Destabilizing Histories: (Re-)Appropriation in Photography and Cinema studies the tension between both of these levels which it conceives of in relation to framing and reframing respectively, and reflects on the instability that underlies them, and on the various artistic strategies that bring these uncertainties to light. The selected articles thus zoom in on instances of discursive ruptures and its challenges, as well as on those of recodability and its prospects. Also, instead of focusing on inner contradictions or re-appropriation, we perceive these two strategies as intertwined: The belief in the inconsistency of the meaning of visual material is at the heart of the latter's artistic transformations, which in turn, bring further ruptures to light; therefore creating a double feedback loop.

In fact, cinema and photography's function as sources for shaping historical narratives runs in parallel to their ability to provide a “reckoning with history” (Tucker and Campt 2009). They are both the foundational elements of the historical narrative and the agents of its downfall. Our writers demonstrate how this foundational process is burdened by its own internal contradictions, excesses, and coeval competing narratives that cannot be purged, nor should they be. By probing into them, this volume aims at unmasking the very constructed dimension of the narratives which films and photographs are meant to articulate. In doing so, it reveals the various interpretative stakes underpinning visual material that undercut the dominant line and it seeks to historicize the failure of evidentiary and documentary claims, thus complicating photographic and filmic epistemologies and histories. For example: Eduardo Morettin's article reveals the ways in which latent contradictions in Jean Renoir's film Le Bled lead to its failure to function as a monument to French colonialism, thus fracturing Renoir's view of his own legacy and excluding it from subsequent historiographies.

Moreover, the use of pre-existing visual material to construct a new filmic or photographic work can indeed be traced back to experimental cinema and to the international avant-garde, however, it is re-appropriation's challenge to the discursive frame and not the continuity or concordance with it that is of particular interest for our volume. By investigating how artists re-appropriate (anthropological, scientific, or historical, etc.) photography and film footage, and how they re-read them against their own original trace, as in against the very object whose presence they inscribe, this volume centers on how images are deployed against the history they are thought to depict. By unpinning the significance projected unto the material, these acts of re-appropriation reveal whose history is being suppressed and how another history can be accounted for.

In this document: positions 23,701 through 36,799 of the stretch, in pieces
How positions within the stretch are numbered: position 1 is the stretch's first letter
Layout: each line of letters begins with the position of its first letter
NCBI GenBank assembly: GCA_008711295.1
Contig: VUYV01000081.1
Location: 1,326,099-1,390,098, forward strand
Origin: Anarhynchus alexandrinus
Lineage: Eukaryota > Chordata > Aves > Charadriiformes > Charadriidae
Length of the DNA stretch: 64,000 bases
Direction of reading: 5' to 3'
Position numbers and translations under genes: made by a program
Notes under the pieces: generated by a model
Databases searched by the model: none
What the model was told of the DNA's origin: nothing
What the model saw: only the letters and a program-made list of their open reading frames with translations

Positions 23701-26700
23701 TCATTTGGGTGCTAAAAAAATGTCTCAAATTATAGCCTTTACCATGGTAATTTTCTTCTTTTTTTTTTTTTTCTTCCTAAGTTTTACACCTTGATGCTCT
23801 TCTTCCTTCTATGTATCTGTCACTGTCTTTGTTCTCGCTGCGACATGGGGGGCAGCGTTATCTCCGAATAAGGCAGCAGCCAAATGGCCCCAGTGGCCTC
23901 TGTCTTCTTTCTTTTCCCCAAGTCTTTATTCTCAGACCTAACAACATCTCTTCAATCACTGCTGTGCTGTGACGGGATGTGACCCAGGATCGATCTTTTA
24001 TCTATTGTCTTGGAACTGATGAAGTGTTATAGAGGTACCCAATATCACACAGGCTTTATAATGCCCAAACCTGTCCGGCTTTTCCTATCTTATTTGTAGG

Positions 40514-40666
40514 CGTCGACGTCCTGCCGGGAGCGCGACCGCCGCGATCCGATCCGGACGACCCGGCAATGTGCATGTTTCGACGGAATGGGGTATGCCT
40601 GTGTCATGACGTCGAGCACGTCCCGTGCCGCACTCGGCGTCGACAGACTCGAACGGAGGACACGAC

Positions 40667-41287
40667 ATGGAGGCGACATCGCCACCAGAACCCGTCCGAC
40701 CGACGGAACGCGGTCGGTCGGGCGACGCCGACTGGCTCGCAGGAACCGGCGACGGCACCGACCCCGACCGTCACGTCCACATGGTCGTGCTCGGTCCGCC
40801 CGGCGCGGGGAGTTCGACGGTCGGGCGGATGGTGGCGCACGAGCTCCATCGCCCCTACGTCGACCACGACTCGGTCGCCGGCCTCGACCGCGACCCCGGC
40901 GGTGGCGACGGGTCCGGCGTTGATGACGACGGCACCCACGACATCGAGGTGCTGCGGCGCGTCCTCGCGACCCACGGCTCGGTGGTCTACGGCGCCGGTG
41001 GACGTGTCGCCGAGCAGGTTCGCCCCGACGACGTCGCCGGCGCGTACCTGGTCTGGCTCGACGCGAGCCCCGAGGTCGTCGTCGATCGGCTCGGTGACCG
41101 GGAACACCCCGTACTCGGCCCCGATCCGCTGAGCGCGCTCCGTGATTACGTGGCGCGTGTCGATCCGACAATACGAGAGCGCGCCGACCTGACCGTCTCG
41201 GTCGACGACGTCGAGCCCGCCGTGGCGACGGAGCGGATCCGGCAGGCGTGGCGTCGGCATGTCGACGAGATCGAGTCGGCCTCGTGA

For example: Cecilia Järdemar's article about her collaborative project with Congolese artist Freddy Tsimba and Swedish artist Anna Ekman reflects the transformative power of art conducted within a symmetrical context to use a pile of glass-negatives's to both counteract narratives about Sweden's presumed colonial innocence and to tackle questions of restitution of photographs to their rightful communities.

Indeed, the critique of colonial and neocolonial histories as well as their resulting violence guides several of our articles. These historical asymmetries account for the extraordinarily large photographic, cinematic, and audio archives in ethnological museums, university collections, etc. (Geary 1988), and their supposed “truths” about the world. Yet, it is not enough to “know” that a film or a photography collection played an important role in colonial nation-building; what our contributors share is an investment in the relationship between archive and memory that Hal Foster (2004) has long theorized about, and the desire to recalibrate it through various modes of intervention. For example: By choosing an enigmatic glass-slide negative which is challenging to interpret, Juan Carlos Guerrero-Hernandez demonstrates how Runa Islam's installation Emergence uses an unstable index to challenge the Western gaze. Another method is the material alteration of filmic footage through montage and juxtaposition expressed in Martínez-Bonilla's analysis of Gianikian and Ricci Lucchi's videos that elucidate the entanglement of Italian fascism and colonial history.